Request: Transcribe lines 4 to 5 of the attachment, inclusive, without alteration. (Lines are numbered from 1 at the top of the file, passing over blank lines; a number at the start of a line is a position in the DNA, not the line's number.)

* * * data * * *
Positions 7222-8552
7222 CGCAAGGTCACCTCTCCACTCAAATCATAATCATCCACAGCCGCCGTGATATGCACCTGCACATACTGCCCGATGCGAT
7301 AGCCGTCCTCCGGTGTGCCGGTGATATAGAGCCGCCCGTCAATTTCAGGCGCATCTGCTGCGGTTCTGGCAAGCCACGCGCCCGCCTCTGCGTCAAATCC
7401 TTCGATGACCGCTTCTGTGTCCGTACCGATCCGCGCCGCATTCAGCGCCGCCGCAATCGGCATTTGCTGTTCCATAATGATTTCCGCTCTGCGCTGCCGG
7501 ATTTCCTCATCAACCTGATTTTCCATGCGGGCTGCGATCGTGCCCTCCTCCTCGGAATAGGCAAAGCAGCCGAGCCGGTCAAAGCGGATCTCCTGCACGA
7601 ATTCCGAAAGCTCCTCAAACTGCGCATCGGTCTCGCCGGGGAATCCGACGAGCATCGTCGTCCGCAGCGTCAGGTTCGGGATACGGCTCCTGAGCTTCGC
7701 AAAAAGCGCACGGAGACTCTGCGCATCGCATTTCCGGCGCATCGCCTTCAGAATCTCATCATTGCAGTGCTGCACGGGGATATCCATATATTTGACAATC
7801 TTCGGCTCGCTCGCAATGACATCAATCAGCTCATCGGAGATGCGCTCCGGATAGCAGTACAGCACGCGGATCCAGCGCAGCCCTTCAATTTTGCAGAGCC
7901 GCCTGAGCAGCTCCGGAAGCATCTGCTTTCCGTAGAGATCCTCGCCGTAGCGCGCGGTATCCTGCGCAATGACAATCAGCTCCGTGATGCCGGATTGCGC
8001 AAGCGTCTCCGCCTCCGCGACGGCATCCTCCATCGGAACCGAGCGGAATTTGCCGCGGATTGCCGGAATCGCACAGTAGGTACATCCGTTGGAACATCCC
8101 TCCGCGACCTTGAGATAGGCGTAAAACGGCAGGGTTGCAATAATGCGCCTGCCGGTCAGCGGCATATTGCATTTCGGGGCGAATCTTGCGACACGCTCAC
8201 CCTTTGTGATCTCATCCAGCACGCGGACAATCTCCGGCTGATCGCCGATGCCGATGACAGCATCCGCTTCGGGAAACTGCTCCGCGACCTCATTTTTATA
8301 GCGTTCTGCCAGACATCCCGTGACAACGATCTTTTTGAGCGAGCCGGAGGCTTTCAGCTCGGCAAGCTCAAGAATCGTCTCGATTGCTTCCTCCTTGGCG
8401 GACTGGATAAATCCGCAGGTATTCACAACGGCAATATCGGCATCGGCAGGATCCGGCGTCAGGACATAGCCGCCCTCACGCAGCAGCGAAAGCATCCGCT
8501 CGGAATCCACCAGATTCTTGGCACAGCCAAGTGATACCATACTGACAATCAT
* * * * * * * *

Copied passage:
7401 TTCGATGACCGCTTCTGTGTCCGTACCGATCCGCGCCGCATTCAGCGCCGCCGCAATCGGCATTTGCTGTTCCATAATGATTTCCGCTCTGCGCTGCCGG
7501 ATTTCCTCATCAACCTGATTTTCCATGCGGGCTGCGATCGTGCCCTCCTCCTCGGAATAGGCAAAGCAGCCGAGCCGGTCAAAGCGGATCTCCTGCACGA